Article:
How should I receive an apology?

I’ve recently been asked on two separate occasions, “How should someone receive an apology as a peacemaker?” 

It’s a great question. We talk a lot about how to give good apologies, for example in using the 7A’s of apology.  But as people seeking to build peace and reconcile relationships, how should we receive one?

Our natural response 

Take a moment and think back to the last few times when someone has said sorry to you.  How have you responded?  

In fairness, your response will likely have been impacted by at least two important factors – what the apology was for and how it was delivered. For example, how we respond to the stranger who says a fleeting, “sorry” after bumping into you at the supermarket is going to be different (or it should be) to our response to the family member who offers a genuine heartfelt apology for the hurt and disruption they caused by their recent words and actions. 

In reflecting on my own responses, I’ve identified three broad types of responses that reflect the slippery slope.

PeacefakingAwkward dismal
PeacebreakingFrosty rejection
PeacemakingLoving honest reflection

First, there are the peacefaking responses, that I would describe as being an awkward dismissal of the apology. It’s a response that wants to quickly remove the uncomfortable nature of the moment and rescue the other person from their vulnerability. It’s often expressed with words like “no worries”, “it’s fine”, “no need to apologise” or “forget it”. As a peacefaking response though, it means I’m not actually telling the whole truth. For one thing it means I don’t share what I’m truly feeling about what has happened, so the person who has delivered it can be left feeling like the air is not really cleared despite my assurance that everything is fine.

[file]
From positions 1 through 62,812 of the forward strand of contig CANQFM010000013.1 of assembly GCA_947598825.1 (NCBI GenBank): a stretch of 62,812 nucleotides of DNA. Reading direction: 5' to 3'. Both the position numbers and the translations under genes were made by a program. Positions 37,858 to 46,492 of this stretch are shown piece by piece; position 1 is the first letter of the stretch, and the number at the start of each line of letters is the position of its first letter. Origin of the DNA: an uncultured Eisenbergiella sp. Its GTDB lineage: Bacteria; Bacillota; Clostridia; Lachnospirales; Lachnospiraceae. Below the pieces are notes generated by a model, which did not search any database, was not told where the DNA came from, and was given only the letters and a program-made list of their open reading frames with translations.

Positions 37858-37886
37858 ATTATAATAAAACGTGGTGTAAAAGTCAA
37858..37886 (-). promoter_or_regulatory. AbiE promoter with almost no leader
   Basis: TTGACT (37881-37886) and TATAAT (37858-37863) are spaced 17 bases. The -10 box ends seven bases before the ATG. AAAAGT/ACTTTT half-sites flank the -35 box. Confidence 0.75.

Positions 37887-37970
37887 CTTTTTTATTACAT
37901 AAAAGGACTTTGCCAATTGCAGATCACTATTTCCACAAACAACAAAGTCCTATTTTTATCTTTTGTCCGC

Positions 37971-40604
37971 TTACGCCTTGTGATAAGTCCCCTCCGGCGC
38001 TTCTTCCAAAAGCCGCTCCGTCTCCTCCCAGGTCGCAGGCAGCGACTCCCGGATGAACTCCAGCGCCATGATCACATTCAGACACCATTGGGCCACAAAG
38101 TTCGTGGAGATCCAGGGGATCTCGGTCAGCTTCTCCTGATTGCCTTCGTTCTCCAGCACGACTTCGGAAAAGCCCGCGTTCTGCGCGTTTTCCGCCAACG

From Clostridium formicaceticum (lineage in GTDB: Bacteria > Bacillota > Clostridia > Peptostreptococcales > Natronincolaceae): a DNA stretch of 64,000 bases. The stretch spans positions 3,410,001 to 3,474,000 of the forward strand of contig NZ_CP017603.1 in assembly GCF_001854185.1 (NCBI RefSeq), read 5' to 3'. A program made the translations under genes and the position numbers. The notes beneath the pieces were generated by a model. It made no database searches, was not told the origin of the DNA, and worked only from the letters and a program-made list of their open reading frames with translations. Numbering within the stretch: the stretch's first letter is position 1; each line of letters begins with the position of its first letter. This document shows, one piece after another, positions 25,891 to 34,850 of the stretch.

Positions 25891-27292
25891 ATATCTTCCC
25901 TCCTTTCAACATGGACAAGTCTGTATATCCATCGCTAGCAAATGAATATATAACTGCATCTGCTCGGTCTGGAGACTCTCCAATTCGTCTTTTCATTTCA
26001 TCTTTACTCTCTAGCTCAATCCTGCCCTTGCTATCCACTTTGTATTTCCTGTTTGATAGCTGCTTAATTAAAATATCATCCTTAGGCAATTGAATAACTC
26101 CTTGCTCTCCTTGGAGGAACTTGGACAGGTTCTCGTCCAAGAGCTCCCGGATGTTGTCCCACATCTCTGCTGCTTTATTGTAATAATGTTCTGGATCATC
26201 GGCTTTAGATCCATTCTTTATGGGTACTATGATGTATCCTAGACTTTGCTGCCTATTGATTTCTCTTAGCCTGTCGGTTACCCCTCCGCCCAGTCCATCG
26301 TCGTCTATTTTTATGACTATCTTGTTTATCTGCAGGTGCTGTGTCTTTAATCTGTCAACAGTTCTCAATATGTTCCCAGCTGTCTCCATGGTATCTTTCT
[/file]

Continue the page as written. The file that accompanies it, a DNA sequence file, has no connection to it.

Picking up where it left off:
Second, there are the peacebreaking responses, that see the apology meet with frosty rejection. It can often surface when I’m a bit more stressed or still hot under the collar from the offense. It sees the apology met with short sharp phrases like “So you should be”, “What did you think was going to happen?”, “Well don’t do again” or simply “I don’t accept your apology”.

Finally, there are the peacemaking responses, that meet the apology with loving, honest reflection. As I am learning, peacemaking apology responses begin with honest self-reflection. And to be delivered, they often require the same humility and courage the person delivering the apology has had to muster themselves. 

So, how can we be ready to share a peacemaking apology response?  

Being ready to share a peacemaking apology response starts with us looking at our own hearts to understand the impact the offence has had on us. It starts with us being honest with ourselves. It may be the incident has had little (if any) impact, our hearts have not suffered injury and we have not experienced harm in any tangible way. On the other hand, we may have genuinely experienced hurt and our hearts have been damaged. A peacemaking apology response acknowledges this truthfully. 

Before being expressed though, this acknowledgment of hurt must be balanced with honest reflection on our own contribution to the conflict as well as God’s forgiveness of us. In 1 john 1:8-9 we read the following words: